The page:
The city of the Cholos. Bolivia in the 19<super>th</super> and 20<super>th</super> centuries.
Soruco-Sologuren, Silvia S. Ximena
AbstractMy dissertation addresses the constitution of the Bolivian national project from the perspective of Criollo literature about Mestizos and Cholos between 1850 and 1950. I argue that modernity in this Andean country is constructed not only around the 'Indian question', but also through the stigmatization of Mestizos/Cholos. During the nineteenth century, Criollo drama does not articulate a racial typology or a national project because of the existence of weak regional elite groups competing for hegemony. This situation changes in 1899, when the elite of La Paz became the dominant group and established a direct relation between race and nation. Since then, two narratives have been constructed. The first one is the discourse of 'antimestizaje' (1900-1930), where Mestizos or Cholos are identified as the malady of the nation because of their mixed blood (Armando Chirveches and Enrique Finot's novels). At the time, the elite was obsessed with the body of the Chola, who was described as a 'prostitute', and her children as 'bastards'. The second one is the discourse of 'mestizaje' (1930-1950) that distinguish the Mestizo (completely westernized) from the Cholo (a grotesque in-between group). Throughout this distinction the elite idealizes mestizaje as the national symbol while reproducing Cholos' exclusion from politics (Carlos Medinaceli and Antonio Diaz Villamil's novels). Nevertheless, during the decade before the National Revolution of 1952, Raul Salmon produces theater plays exclusively addressing the Cholos. By analyzing the success of these dramas and its exclusion from the literary canon, I argue the constitution of a differentiated Cholo aesthetic and codes of belonging which subverts the Mestizo-Criollo national project. Finally, my dissertation counterpoints the literary reading with a historical approach of the Cholos' insertion to the market from the nineteenth century, to demonstrate their social mobility and economic accumulation, which the Criollos impeded to monopolize the market and the state. The growing presence of Cholos in the cities after the Independence and their constant displacement of the dichotomous logic of power---they are neither Indian nor Criollo, neither hegemonic nor completely subaltern---allow me to question postcolonial approach and its emphasis on binary, fixed identities.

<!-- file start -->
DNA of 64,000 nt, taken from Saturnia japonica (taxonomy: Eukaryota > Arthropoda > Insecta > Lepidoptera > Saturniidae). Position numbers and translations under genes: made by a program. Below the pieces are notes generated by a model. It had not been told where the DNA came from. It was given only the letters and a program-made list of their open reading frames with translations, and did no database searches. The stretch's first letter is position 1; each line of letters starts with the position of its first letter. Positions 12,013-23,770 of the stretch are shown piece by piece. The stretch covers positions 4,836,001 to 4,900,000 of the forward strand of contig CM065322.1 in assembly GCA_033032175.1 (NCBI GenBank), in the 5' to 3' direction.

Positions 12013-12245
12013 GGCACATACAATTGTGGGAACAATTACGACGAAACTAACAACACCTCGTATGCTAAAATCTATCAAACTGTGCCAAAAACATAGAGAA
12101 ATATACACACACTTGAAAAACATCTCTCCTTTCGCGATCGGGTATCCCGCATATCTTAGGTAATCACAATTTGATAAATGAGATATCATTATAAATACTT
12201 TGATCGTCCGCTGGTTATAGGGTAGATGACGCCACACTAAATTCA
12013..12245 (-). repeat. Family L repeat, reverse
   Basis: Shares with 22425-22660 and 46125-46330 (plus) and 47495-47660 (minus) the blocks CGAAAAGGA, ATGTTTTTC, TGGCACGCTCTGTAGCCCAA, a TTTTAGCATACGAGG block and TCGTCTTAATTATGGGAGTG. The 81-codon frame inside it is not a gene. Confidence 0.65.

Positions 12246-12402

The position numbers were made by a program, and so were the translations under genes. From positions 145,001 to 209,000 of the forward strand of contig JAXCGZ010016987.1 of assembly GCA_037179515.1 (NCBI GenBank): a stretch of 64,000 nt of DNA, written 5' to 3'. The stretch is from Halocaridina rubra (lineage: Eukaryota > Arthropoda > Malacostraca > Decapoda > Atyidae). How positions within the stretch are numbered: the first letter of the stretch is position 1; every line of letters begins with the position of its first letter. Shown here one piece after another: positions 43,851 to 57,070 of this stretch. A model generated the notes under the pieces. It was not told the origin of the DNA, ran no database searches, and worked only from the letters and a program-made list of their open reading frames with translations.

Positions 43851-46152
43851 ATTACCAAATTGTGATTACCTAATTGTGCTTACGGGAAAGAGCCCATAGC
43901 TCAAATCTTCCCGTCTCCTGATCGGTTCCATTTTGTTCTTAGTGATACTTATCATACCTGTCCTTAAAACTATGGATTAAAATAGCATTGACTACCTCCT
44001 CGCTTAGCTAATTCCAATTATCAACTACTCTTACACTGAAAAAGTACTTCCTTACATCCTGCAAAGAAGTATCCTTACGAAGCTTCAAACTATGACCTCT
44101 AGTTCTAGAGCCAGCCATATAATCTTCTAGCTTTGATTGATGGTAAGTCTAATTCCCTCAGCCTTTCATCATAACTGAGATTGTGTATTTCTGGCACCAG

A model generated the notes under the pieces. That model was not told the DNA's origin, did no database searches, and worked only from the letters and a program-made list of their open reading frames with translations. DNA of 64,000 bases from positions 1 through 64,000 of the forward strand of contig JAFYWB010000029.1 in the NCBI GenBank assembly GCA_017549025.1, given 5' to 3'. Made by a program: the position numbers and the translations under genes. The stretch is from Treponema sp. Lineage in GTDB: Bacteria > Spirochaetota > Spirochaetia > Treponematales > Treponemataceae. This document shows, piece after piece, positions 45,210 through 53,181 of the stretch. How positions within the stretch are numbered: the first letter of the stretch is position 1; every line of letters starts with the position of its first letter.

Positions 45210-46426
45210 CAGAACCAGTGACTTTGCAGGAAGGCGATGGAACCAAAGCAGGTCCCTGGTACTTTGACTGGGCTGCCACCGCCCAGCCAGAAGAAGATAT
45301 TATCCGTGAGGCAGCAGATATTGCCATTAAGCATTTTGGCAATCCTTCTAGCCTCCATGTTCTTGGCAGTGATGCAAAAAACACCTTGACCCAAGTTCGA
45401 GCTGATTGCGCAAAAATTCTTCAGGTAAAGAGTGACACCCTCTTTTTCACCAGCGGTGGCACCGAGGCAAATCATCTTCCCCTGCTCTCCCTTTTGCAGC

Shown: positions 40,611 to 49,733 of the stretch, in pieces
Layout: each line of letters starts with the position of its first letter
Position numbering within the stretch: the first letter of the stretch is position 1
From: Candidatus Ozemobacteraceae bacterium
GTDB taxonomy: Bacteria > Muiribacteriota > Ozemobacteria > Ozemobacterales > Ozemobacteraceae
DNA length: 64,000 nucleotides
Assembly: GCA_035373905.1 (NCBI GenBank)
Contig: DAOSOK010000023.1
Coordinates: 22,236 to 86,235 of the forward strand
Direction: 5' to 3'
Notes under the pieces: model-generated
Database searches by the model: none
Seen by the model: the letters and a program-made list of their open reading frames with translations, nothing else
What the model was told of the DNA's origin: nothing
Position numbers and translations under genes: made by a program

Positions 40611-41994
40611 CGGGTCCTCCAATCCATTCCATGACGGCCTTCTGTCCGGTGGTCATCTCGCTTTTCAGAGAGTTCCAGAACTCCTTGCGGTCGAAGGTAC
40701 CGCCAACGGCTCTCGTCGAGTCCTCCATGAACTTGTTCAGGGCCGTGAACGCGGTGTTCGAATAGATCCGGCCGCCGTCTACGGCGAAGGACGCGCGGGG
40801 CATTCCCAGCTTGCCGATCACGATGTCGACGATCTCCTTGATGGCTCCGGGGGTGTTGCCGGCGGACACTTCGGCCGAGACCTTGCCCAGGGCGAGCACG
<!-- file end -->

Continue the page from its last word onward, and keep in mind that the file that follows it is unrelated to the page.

19th20thBoliviaCenturiesCholosCityMestizajeNineteenth CenturySpanish TextTwentieth Century
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